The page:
As the Pro Bono Initiative and Externship Coordinator for Bridges Across Borders South East Asia Community Legal Education Initiative (BABSEACLE), it was with great pleasure that I had the opportunity to attend the 9th PILnet Pro Bono Forum, in Rome, November 11 – 13. Although it was my first time to visit this wonderful city, and the first to attend a Pro Bono conference in Europe, it was nice to see some familiar faces, from the 4th Asia Pro Bono Conference and Legal Ethics Forum, which was held in Mandalay, in September, and I was excited to meet new faces too.
The three day event, which was held at the NH collection Hotel, began with the Pre- Forum Clearinghouse meeting, hosted by DLA Piper Rome, and was attended by around 40 participants, from all over the world, in order to discuss the development of European clearinghouses. The first day started with participants sharing their clearinghouse experience, and the main theme was how clearinghouses build lasting and meaningful relationships with NGOs. This topic was continually addressed, throughout the day, and many ideas were exchanged. The highlight of the day, for me, was the talk given by Adraina Gonzalez, from the Taproots Foundation, on “Engaging other professionals in pro bono work.” She discussed ways in which clearinghouses and law firms could support NGOs’ needs, by providing them with non-legal professionals and services, such as IT skills and marketing. This was very relevant, to me and our organization, since we have non-legal professionals, who often assist us. Another interesting discussion, led by Lucia Borovska of the Pontis Foundation, and Noanne Tenneson from Alliance des Avocats pour les Droits de l’Homme (AADH), a/k/a Alliance of Lawyers for Human Rights (ADH), was on the ways in which clearinghouses can helpfully respond to the current refugee situation in Europe. Following the meeting, participants were invited to the forum, at an opening reception, by Atanas Politov, on behalf of the European PILnet team.
The next day, participants were welcomed by Atanas Polivos. Guest speaker, Ireane Khan, really set the tone for the whole event, as she discussed the importance of creating a stronger culture of justice, by focusing on the development of a stronger Rule of Law, within societies. Throughout the day, I attended several very interesting sessions, one of which was “The Global Goals and What They Mean For Your Pro Bono Practice”, when and where the newly revised UN Global Goals, which aim to eradicate poverty by 2030, were discussed. Goal 16 is a new addition that focuses on the importance of Rule of Law and access to justice, as a means to eradicating poverty. Goal 16 was a core topic of discussion during the Mandalay Conference as well in August. Similar to what occurred in Mandalay, the Forum in Rome stressed this to be a very important step in acknowledging the importance of Rule of Law, as a part of development. This session offered creative ways, in which law firms can achieve these goals, through their ongoing pro bono work- e.g., Goal 2 focuses on food security, and ; if lawyers were to work with farmers to provide land security, it could lead to community food security. Representatives of three new projects shared their work and experience, with me and other participants, at a session on “NGO Pitches”. All of the speakers had innovative projects that worked towards increasing access to justice. One of these, Lawyers Against Poverty, set up by Oxfam, hopes to increase access to justice and human rights awareness to the poor and most vulnerable members of society.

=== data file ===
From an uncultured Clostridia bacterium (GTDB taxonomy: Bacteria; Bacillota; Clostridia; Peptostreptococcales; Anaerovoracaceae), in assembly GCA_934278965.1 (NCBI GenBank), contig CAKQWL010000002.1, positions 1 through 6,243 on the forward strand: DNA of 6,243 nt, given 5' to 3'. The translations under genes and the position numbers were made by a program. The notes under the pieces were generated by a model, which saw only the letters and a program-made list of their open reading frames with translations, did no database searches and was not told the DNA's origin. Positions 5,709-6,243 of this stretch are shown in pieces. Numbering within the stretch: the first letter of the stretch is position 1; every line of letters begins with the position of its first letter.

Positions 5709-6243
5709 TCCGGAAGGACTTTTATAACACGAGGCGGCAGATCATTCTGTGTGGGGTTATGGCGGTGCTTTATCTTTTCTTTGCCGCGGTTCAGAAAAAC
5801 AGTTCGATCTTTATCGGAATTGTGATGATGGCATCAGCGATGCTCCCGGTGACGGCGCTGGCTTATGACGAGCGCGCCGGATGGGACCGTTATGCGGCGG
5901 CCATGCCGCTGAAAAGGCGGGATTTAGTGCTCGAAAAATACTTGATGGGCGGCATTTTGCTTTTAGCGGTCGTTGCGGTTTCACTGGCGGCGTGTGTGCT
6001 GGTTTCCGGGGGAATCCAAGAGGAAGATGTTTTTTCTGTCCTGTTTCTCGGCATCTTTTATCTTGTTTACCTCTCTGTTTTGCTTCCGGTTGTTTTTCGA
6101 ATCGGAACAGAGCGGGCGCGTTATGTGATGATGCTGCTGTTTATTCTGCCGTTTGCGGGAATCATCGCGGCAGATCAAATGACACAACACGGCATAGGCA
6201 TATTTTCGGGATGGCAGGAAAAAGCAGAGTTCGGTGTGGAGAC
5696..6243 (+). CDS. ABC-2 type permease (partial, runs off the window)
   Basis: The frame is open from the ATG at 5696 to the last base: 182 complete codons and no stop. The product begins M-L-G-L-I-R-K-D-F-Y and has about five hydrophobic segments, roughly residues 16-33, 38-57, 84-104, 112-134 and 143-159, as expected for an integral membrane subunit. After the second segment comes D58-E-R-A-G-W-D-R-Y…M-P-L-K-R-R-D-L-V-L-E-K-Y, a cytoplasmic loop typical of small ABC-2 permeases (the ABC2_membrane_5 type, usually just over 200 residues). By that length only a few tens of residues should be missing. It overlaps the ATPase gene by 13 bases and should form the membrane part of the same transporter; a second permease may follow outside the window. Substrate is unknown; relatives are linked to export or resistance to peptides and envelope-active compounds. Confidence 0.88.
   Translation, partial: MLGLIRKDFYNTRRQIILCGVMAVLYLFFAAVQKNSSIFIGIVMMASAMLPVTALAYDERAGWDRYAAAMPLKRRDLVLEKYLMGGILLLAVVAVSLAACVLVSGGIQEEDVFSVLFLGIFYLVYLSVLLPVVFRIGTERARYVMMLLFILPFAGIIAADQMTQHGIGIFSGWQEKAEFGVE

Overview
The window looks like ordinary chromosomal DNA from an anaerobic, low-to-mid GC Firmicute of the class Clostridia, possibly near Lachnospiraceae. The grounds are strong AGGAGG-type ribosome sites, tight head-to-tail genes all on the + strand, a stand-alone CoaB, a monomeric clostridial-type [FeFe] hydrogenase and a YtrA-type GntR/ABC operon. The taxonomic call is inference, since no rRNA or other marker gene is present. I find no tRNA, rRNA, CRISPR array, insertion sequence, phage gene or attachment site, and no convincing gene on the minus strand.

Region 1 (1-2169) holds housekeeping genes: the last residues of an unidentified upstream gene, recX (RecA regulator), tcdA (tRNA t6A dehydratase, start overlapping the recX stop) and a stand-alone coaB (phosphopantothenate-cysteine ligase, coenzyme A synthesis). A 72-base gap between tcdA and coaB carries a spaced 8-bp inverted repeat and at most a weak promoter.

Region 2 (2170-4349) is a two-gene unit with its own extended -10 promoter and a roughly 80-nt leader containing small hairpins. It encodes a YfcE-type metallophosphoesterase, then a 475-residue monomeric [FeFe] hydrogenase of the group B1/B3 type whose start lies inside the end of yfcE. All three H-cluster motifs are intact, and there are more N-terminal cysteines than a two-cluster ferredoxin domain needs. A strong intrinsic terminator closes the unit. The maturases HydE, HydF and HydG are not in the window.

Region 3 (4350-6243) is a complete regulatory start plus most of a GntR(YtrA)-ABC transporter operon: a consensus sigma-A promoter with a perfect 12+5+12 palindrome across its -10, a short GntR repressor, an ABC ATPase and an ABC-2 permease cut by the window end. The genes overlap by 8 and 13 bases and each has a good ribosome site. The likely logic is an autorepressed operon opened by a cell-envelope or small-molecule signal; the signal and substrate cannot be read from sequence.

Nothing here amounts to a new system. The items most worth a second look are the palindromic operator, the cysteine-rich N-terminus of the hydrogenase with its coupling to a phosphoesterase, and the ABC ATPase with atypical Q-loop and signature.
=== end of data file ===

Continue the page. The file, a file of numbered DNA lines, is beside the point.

In the evening, the Pro Bono Awards Dinner, sponsored by White and Case, was held at the beautiful Parco dei Principle Grand Hotel. At the dinner, two awards were given: the 2015 European Pro Bono Award for Exemplary Partnership in the Public Interest, awarded to DLA Piper; and the 2015 Pro Bono Award for Local Pro Bono Impact, which went to A & L Good body and the Irish Refugee Council.
On the final day, I attended the two sessions on legal clinics which gave an interesting insight into the development of legal clinics across Europe. As the intersection of justice education and pro bono is one of the central focuses of our organization BABSEACLE, and an area that is given great importance in the various Pro Bono Conferences we and others have assisted in co-organizing, I was delighted to see a panel of law professors, lawyers, and university deans all come together to share their positive experiences about the law clinics they work with or run and the positive impact they have had on the students.
Following this, Amy Heading from DLA Piper, gave a very inspiring spark talk on “Psychology of Pro Bono” where she put forward her argument that all lawyers should do pro bono since pro bono makes happier lawyers. The forum closed with a very powerful and inspiring speech from Laura Boldrini, from the Italian Chamber of Deputies, who believes strongly that no one should be left alone while trying to seek justice and that it is imperative that we have more socially conscious lawyers who work towards creating equality in society. It was announced that the 10th PILnet European Pro Bono Forum will take place next year in Amsterdam.
The Forum was a huge success and I took many new innovative ideas away with me that can be adapted to fit into the Asian context. I was very happy to meet so many likeminded people and hope that some of them will be able to join us in 2016 in Bali for the Asia Pro Bono Exchange (30-31 August, 2016) which will be co-organized by Bridges Across Borders Southeast Asia Community Legal Education Initiative (BABSEACLE) and its international consortium partners, alongside PILnet.
By Lauren Donnison, Externship Coordinator for BABSEACLE